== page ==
There is hope that the molecular signatures of these cancers will lead to better treatment that is targeted to the specific pathways operative in an individual’s tumor, an example of personalized medicine. Some of the same technologies are being used to better characterize the HPV genomes in the cancers. Deep sequencing is being used to identify molecular variants of the HPV in the lesions, and several approaches are being used to characterize post-translational modifications of the HPV genome such as methylation.
Anal cancer is very similar biologically to cervical cancer and is preceded by anal HSIL, the anal cancer precursor. The incidence of anal cancer is unacceptably high among men who have sex with men, HIV-infected men and women, individuals who are immunocompromised for reasons other than HIV, and women with a history of cervical or vulvar cancer. However it is not yet known if treatment of anal HSIL reduces the risk of anal cancer, similar to the way treatment of cervical HSIL is known to reduce the risk of cervical cancer.
The ANal Cancer/HSIL Outcomes Research (ANCHOR) study is a national study led by myself and my team at UCSF and funded by NCI and the Office of AIDS Research. The main goal of the study is to determine if treatment of anal HSIL reduces the incidence of anal cancer. We also have the opportunity to study the molecular pathogenesis of progression from HSIL to invasive cancer, a unique opportunity since it is standard of care to treat HSIL at other anatomic sites.
The study will screen approximately 17,000 HIV-infected men and women aged 35 years or older, at more than 15 sites around the U.S., and enroll 5,058 with biopsy-proven anal HSIL. Participants will be randomized to treatment or active monitoring (1:1) and followed every 3-6 months until five years after enrollment of the last participant. Cases of cancer will be compared between the arms. A biobank of swab, tissue and serum specimens is being established that will allow us to understand the pathways through which HSIL progresses to cancer, discover biomarkers of progression to cancer, and potentially new therapeutic targets for prevention and treatment of cancer.
Given the extensive similarities between anal cancer and other HPV-related cancers, including cervical cancer, we believe that these results may be generalizable to these other cancers as well. The ANCHOR study is still in its early stages, having completed a little more than a third of the recruitment at this point. We are pleased that we have excellent representation of women and medically under-served minorities in the study, no study-related serious adverse events to date, and a very high retention rate. We have seen the development of some cancers, but it is too early to conclude anything at this point.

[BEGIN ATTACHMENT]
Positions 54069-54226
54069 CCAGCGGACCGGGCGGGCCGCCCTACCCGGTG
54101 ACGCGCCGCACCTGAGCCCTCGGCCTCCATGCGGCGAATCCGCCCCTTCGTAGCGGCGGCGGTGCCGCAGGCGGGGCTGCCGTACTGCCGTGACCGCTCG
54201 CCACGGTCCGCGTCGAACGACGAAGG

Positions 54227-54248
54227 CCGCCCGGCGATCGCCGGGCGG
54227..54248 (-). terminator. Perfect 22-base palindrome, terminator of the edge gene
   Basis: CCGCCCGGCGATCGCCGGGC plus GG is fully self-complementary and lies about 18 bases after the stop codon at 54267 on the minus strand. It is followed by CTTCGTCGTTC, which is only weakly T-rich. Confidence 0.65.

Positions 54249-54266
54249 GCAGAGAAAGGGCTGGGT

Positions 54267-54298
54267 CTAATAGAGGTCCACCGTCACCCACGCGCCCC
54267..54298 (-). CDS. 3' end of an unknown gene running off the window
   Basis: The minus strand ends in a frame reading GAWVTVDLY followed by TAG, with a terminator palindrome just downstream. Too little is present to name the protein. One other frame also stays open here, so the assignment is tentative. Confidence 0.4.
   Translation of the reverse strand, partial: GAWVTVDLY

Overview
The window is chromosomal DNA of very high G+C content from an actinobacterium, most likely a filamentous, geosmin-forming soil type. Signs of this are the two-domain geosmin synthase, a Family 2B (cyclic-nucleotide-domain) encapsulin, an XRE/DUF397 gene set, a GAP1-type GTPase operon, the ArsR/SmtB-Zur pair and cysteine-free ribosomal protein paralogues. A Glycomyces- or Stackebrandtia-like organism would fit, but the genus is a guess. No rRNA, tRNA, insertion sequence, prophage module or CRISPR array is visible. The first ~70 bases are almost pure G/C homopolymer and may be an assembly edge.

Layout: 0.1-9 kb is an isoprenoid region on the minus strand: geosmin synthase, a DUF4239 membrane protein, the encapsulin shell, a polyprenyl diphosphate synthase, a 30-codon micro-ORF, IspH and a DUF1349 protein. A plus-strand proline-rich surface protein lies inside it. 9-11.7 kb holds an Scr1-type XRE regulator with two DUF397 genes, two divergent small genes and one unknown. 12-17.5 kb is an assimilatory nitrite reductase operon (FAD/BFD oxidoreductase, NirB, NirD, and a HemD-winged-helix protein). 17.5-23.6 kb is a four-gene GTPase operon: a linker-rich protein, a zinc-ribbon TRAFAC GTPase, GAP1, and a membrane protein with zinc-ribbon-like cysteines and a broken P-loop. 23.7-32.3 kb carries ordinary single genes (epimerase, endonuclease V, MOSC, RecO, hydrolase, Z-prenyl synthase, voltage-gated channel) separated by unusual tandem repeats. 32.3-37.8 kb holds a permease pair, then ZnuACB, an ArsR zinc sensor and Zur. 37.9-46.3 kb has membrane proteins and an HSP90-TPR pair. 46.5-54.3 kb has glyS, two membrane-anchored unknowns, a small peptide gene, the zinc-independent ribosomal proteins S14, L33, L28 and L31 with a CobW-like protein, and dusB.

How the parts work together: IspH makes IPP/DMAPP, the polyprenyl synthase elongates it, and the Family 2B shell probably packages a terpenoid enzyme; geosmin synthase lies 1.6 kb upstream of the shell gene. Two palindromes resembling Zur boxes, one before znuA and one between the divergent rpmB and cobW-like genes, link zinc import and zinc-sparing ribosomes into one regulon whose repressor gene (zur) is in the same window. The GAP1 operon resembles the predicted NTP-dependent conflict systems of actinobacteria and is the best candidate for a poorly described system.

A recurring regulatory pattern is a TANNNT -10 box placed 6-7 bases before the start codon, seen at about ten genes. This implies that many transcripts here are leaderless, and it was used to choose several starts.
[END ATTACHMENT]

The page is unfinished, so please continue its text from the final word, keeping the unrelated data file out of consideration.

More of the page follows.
One of the especially interesting characteristics of HPV research is its cross-disciplinary nature. HPV replication and its ability to transform target cells are really interesting from a basic research point of view. HPV is a sexually transmitted agent, and brings up all of the usual issues of sexual behavior and transmission. HPV causes cancer, and raises all of the usual oncology issues. Now we have an effective vaccine, and there has been great improvement in cervical screening algorithms with increasing incorporation of HPV testing.
All of these considerations make global research on HPV particularly interesting. We are united by our common susceptibility to HPV infection. Yet there is enormous variability around the world in some of the cultural factors that may play a role in HPV transmission including age of onset of sexual initiation and number of sexual partners. Talking with patients and providers about anal cancer, for example, and how individuals may acquire anal HPV infection is very challenging in some locations.
HIV infection increases the risk of developing cancers in conjunction with HPV infection, and in some places, being both HIV-infected and a man who has sex with men leads to high levels of stigma and discrimination. The same is true for many HIV-infected women. Genetic factors that determine host response and HPV molecular variants vary considerably by region. Other factors such as the HIV prevalence in the population, smoking and nutrition status play an important role and these vary considerably around the world.
The public health response to HPV in terms of education, vaccination and screening to prevent cervical cancer vary enormously around the world as well and tend to track the overall level of a country’s development. Many of the same considerations apply to other cancers in a global research context, but relatively few cross as many boundaries as those associated with HPV.
The combination of the HPV vaccine and improved screening are expected to lead to a substantial reduction in HPV-related cancer over the next few decades. The World Health Organization is now calling for elimination of HPV-related cancer, and hopefully International HPV Awareness Day will contribute to that. We will see increasing efforts to improve vaccine coverage globally, and implement more cost-effective screening for cervical cancer that increasingly involves HPV testing. Immunotherapies will likely play a more prominent role in treatment of HPV-related cancers and treatment of HSIL to reduce the risk of cancers. The same checkpoint inhibitors shown to have efficacy against a variety of cancers by potentiating anti-tumor immune response may also have activity against HPV-related cancers, and are the focus of active clinical testing.
HPV therapeutic vaccines will continue to be developed and improved, and may be used in conjunction with checkpoint inhibitors to improve their efficacy. Should the ANCHOR Study show that treating anal HSIL reduces the risk of anal cancer, we expect that screening for and treating these lesions will become standard of care for at-risk populations. There is also a great deal of interest in developing blood and/or saliva tests that identify individuals at risk of HPV-related oropharyngeal cancer since we don’t have an oral screening test equivalent to the cervical Pap smear.
Overall, it’s a very exciting time in the HPV research field, made all the more amazing by the fact that the role of HPV in anogenital cancer was only described for the first time in the 1980’s. There has been an enormous amount of progress since then, greatly facilitated by strong international, interdisciplinary scientific collaborations, supported by government and private research funding, and by professional organizations including the International Papillomavirus Society.